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Recommended Play and Correlated Equilibria: An Experimental Study

  • Cason, Timothy N.
  • Sharma, Tridib

This study reports a laboratory experiment wherein subjects play a hawk-dove game. We try to implement a correlated equilibrium with payoffs outside the convex hull of Nash equilibrium payoffs by privately recommending play. We find that subjects are reluctant to follow certain recommendations. We are able to implement this correlated equilibrium, however, when subjects play against robots that always follow recommendations, including in a control treatment in which human subjects receive the robot "earnings." This indicates that the lack of mutual knowledge of conjectures, rather than social preferences, explains subjects' failure to play the suggested correlated equilibrium when facing other human players.

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File URL: http://www.krannert.purdue.edu/programs/phd/Working-paper-series/Year-2006/1191.pdf
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Paper provided by Purdue University, Department of Economics in its series Purdue University Economics Working Papers with number 1191.

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Length: 30 pages
Date of creation: Aug 2006
Date of revision:
Handle: RePEc:pur:prukra:1191
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Web page: http://www.krannert.purdue.edu/programs/phd

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  1. Fehr, Ernst & Schmidt, Klaus M., 1999. "A theory of fairness, competition, and cooperation," Munich Reprints in Economics 20650, University of Munich, Department of Economics.
  2. Macleod, B. & Brandts, J., 1992. "Equilibrium Selection in Experimental Games with Recommended Play," UFAE and IAE Working Papers 164.92, Unitat de Fonaments de l'Anàlisi Econòmica (UAB) and Institut d'Anàlisi Econòmica (CSIC).
  3. Sergiu Hart & Andreu Mas-Colell, 2000. "A Simple Adaptive Procedure Leading to Correlated Equilibrium," Econometrica, Econometric Society, vol. 68(5), pages 1127-1150, September.
  4. Marimon Ramon & Spear Stephen E. & Sunder Shyam, 1993. "Expectationally Driven Market Volatility: An Experimental Study," Journal of Economic Theory, Elsevier, vol. 61(1), pages 74-103, October.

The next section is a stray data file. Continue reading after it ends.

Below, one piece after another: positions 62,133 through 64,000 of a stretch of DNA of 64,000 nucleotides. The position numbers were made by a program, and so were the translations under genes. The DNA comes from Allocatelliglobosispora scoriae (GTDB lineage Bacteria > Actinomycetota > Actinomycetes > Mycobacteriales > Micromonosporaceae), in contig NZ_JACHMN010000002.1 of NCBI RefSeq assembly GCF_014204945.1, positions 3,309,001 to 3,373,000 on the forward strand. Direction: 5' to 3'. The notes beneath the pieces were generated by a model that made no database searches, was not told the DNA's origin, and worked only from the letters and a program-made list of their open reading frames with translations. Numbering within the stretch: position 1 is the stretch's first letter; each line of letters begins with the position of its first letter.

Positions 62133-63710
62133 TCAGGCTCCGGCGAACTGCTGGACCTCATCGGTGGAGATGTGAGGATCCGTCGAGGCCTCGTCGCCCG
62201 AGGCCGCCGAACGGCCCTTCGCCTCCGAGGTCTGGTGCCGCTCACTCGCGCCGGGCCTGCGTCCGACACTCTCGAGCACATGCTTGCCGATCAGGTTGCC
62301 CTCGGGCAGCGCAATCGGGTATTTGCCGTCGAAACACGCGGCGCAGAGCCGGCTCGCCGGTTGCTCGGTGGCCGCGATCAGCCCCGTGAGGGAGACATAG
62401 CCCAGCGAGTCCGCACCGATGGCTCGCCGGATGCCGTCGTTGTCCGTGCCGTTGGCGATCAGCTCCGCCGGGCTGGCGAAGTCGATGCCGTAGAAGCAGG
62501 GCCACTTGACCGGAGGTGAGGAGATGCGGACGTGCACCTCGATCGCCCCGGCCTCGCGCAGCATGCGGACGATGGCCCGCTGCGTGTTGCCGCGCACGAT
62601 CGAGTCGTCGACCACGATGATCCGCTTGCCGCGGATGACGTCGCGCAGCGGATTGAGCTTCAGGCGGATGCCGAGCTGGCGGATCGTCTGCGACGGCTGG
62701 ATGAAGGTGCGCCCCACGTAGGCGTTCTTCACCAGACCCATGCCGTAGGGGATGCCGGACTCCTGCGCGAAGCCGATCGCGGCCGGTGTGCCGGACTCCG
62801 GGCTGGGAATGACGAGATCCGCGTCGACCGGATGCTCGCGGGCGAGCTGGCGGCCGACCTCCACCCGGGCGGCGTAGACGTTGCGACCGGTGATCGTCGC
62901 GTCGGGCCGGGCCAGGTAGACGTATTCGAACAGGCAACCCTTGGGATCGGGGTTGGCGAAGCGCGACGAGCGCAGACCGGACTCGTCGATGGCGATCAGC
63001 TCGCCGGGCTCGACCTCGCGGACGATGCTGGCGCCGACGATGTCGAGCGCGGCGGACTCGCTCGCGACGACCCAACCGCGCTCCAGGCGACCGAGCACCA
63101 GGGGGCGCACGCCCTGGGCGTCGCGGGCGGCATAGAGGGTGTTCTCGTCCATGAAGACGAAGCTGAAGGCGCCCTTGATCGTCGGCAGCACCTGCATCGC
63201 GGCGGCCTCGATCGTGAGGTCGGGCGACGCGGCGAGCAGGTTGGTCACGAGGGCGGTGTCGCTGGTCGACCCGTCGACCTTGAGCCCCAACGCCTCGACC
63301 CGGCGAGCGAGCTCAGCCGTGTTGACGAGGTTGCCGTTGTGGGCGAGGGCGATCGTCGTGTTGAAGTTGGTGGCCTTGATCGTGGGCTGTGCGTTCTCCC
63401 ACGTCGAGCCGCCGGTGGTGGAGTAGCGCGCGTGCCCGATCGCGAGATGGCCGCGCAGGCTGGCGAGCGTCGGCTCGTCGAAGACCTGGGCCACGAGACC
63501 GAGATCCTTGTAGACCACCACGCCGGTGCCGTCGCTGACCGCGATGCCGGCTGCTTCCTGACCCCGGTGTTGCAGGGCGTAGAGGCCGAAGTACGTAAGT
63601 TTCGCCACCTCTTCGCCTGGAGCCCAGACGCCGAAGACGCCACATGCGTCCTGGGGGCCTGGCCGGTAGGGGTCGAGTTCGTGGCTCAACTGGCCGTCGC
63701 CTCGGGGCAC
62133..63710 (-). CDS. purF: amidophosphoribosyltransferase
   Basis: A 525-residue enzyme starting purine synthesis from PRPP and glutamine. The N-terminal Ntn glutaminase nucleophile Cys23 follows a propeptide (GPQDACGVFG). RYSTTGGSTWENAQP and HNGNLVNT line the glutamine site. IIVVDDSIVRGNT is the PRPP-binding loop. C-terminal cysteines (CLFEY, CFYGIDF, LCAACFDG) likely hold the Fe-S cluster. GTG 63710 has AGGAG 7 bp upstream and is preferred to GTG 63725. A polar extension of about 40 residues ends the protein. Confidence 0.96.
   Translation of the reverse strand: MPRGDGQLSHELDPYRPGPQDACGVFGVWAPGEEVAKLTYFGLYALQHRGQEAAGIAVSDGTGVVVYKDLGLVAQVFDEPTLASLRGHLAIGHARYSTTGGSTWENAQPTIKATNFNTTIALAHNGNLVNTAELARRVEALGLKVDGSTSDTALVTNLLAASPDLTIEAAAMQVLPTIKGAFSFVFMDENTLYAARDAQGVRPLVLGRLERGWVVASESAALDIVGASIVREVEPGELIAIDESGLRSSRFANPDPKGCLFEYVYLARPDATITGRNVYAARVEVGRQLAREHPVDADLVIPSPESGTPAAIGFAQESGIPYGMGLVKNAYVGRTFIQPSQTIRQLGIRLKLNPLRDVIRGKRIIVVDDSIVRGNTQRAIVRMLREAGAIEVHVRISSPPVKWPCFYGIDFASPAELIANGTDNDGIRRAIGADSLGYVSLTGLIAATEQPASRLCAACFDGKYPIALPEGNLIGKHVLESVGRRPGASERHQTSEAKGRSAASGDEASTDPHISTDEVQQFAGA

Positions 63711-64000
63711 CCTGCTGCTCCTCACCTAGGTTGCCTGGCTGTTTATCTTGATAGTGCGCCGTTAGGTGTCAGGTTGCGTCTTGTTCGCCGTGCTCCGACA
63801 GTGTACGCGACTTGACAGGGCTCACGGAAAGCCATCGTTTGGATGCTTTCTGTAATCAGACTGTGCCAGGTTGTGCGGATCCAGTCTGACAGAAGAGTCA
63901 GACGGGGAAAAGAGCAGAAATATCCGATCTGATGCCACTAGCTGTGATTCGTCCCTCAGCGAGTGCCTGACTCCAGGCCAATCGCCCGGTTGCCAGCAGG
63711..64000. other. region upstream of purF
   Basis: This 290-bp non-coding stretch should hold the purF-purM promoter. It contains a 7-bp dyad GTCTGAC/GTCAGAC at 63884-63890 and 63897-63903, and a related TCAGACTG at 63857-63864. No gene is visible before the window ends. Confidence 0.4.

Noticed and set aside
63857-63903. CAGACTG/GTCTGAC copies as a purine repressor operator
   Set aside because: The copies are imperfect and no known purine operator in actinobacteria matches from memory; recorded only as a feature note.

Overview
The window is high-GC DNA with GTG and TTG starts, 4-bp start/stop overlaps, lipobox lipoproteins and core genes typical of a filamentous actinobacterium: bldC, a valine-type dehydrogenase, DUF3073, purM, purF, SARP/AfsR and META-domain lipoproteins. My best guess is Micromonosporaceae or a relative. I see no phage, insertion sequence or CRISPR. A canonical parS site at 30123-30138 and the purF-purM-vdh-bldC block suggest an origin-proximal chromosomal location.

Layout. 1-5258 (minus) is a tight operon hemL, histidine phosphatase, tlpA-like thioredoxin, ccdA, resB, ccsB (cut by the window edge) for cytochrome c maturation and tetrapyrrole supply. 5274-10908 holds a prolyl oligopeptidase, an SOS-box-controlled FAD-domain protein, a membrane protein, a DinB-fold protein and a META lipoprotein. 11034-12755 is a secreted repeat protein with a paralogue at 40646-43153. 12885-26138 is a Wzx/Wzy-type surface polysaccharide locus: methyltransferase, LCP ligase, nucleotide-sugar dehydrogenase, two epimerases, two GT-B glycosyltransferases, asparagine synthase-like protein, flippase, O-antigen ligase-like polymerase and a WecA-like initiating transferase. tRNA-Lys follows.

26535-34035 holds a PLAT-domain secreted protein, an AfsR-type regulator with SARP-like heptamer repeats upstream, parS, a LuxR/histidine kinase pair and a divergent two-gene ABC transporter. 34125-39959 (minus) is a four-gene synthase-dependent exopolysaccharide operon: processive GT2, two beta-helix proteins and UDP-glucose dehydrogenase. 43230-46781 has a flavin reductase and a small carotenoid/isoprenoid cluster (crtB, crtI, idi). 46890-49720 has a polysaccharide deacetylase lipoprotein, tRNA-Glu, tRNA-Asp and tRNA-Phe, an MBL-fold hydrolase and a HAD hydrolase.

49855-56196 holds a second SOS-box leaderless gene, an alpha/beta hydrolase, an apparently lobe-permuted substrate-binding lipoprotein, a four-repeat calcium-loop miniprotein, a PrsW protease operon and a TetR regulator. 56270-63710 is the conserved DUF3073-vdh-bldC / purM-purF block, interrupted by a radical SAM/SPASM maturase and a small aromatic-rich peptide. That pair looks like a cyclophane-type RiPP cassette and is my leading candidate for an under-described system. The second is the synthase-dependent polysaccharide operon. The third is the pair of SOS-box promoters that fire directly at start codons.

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  7. Robert Aumann & Adam Brandenburger, 2014. "Epistemic Conditions for Nash Equilibrium," World Scientific Book Chapters, in: The Language of Game Theory Putting Epistemics into the Mathematics of Games, chapter 5, pages 113-136 World Scientific Publishing Co. Pte. Ltd..
  8. Brandenburger Adam & Dekel Eddie, 1993. "Hierarchies of Beliefs and Common Knowledge," Journal of Economic Theory, Elsevier, vol. 59(1), pages 189-198, February.
  9. Seely, Beth & Van Huyck, John & Battalio, Raymond, 2005. "Credible assignments can improve efficiency in laboratory public goods games," Journal of Public Economics, Elsevier, vol. 89(8), pages 1437-1455, August.
  10. Faruk Gul, 1998. "A Comment on Aumann's Bayesian View," Econometrica, Econometric Society, vol. 66(4), pages 923-928, July.
  11. Daniel Houser & Robert Kurzban, 2002. "Revisiting Kindness and Confusion in Public Goods Experiments," American Economic Review, American Economic Association, vol. 92(4), pages 1062-1069, September.
  12. Moreno, Diego & Wooders, John, 1998. "An Experimental Study of Communication and Coordination in Noncooperative Games," Games and Economic Behavior, Elsevier, vol. 24(1-2), pages 47-76, July.
  13. Robert J. Aumann, 1998. "Common Priors: A Reply to Gul," Econometrica, Econometric Society, vol. 66(4), pages 929-938, July.
  14. Offerman, Theo & Sonnemans, Joep & Schram, Arthur, 1996. "Value Orientations, Expectations and Voluntary Contributions in Public Goods," Economic Journal, Royal Economic Society, vol. 106(437), pages 817-45, July.
  15. McKelvey Richard D. & Palfrey Thomas R., 1995. "Quantal Response Equilibria for Normal Form Games," Games and Economic Behavior, Elsevier, vol. 10(1), pages 6-38, July.
  16. Axel Ockenfels & Gary E. Bolton, 2000. "ERC: A Theory of Equity, Reciprocity, and Competition," American Economic Review, American Economic Association, vol. 90(1), pages 166-193, March.
  17. Dilip Mookherjee, 1984. "Optimal Incentive Schemes with Many Agents," Review of Economic Studies, Oxford University Press, vol. 51(3), pages 433-446.
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